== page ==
Perhaps the surveyors were influenced by the testimony of Mr. Edward Daley, a local Vermont farmer and owner of a different island downriver. At a 1928 hearing, Daley described his ownership of Edward Daley’s Island, located a few miles south of Alice Daley’s Island. Daley stated that he considered his island to be an extension of his farm on the Vermont mainland that he had owned since 1910 as illustrated by the following transcript from the trial:
[Lawyer]: Did you ever pay any taxes in New Hampshire on that island?
[Ed Daley]: No, sir, no, sir, never did. I understand that island was cut off the farm, a jam of ice got in down below and turned the water over the meadow and cut a little channel through it and it was taken off the farm.
[Lawyer]: How long ago did that happen?
[Ed Daley]: That is something I can’t tell, it was before I got it.
Perhaps the river used to swing wide to the east and loop back, and straightened itself out in an ice jam avulsion event. The surveyors looking to map the “natural” course of the river may have taken Daley’s testimony into account and adjusted for the ice jam event, but there are two obvious problems with this theory. The first is that the testimony was about Edward Daley’s Island and not Alice Daley’s Island a few miles upriver. The second problem is that the surveyors concluded Edward Daley’s Island to be in New Hampshire regardless of his ice jam testimony. The reason why Alice Dailey’s Island isn’t in New Hampshire will forever remain a mystery, but the acceptance by the US Supreme Court of the report makes the decision final; Alice Daley’s island is in Vermont.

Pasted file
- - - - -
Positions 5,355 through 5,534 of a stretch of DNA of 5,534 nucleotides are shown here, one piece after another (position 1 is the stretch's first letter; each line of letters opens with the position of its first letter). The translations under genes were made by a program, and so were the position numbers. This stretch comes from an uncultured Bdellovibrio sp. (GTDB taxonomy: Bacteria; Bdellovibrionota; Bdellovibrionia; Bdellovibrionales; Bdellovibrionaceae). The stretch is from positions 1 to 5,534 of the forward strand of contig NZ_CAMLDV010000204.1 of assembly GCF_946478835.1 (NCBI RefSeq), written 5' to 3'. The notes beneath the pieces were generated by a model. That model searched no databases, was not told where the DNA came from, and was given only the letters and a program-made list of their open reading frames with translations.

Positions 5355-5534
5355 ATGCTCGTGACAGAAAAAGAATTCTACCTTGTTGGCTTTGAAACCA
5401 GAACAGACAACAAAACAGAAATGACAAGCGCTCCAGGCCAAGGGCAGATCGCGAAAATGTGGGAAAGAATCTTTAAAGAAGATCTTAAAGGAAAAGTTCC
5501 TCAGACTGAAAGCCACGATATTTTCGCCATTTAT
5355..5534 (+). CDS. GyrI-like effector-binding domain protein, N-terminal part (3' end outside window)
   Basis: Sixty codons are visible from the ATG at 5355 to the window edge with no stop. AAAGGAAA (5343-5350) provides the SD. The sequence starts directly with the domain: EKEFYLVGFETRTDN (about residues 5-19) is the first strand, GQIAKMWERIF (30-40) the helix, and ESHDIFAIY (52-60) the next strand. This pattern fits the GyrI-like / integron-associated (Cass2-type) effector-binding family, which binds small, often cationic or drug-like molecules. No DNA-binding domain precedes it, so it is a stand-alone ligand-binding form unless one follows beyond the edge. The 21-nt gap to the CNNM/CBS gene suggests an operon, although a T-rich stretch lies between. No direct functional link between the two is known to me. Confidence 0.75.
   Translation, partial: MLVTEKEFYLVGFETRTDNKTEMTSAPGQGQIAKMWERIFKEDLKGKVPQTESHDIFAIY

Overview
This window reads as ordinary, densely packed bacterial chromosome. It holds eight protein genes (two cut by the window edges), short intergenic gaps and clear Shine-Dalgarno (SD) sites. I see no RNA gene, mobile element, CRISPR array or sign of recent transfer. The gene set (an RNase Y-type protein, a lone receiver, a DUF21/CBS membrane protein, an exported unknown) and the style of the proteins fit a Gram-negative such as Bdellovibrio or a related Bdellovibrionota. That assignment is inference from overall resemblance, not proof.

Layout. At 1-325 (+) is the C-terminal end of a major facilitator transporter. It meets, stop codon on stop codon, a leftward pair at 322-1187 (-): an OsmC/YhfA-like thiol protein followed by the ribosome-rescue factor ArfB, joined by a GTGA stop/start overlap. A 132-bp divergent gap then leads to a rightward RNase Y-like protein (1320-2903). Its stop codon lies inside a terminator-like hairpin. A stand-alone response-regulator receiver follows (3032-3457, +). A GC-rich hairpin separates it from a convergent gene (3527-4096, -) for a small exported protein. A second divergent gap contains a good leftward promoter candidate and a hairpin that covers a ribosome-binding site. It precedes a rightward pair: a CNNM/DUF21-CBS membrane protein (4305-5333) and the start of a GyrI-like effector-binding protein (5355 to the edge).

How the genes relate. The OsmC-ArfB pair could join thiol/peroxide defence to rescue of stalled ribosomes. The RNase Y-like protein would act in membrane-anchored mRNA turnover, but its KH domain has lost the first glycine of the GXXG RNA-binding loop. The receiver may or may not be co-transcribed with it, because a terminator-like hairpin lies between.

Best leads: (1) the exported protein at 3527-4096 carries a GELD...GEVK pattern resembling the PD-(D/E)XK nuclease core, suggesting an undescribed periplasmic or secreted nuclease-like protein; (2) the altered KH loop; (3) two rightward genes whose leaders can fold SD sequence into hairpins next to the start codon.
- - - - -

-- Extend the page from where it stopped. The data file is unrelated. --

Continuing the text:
Scrutiny of the 1936 surveyor’s Diagram No. 62 depicts a cemetery across the road from the Daley farmhouse. The cemetery remains today, and in it not only can you find the final resting place of Alice Daley, but also another old headstone that reveals a tragedy that occurred at Daley’s Island. The monument reads:
To the memory of
Wife of the late Dr. Elihu Baxter of Portland Maine who was drowned while crossing the Conn River
April 1, 1806
“Clarrissa Simms in 1806, drowned on her wedding day while fording the river near the Daley meadow … her tragedy written on her marker,” according to “The History of Lemington.” The marker, the town history, and the legend don’t quite align as Clarrissa Simms wouldn’t have been Dr. Baxter’s wife if she drowned before the ceremony on her wedding day. If she drowned after the ceremony, she traditionally would have been Clarrissa Baxter, not Simms, and curiously, where was the groom while she was fording the river after their wedding? I’m also wondering why she forded the river instead of using the bridge downriver.
Other sources suggest Clarrissa Simms married Dr. Elihu Baxter in February of 1806, so while she would have been very recently married on April 1, 1806, it wouldn’t have been her wedding day. It also appears that the bridge wasn’t constructed until 1820, so in April of 1806, Clarrissa might have been attempting to cross over the river on the spring ice.
The groom, Dr. Elihu Baxter, remarried in August of 1807 and moved to Portland, Maine, where he died in 1863. Alice Daley died in 1948 and her island now belongs to her grandson.
The State of Vermont, arguably the loser in the initial lawsuit, concluded that since New Hampshire owned the river, it also owned all the bridges and therefore was responsible for all bridge maintenance and upkeep costs. Perhaps they lost the battle but won the war?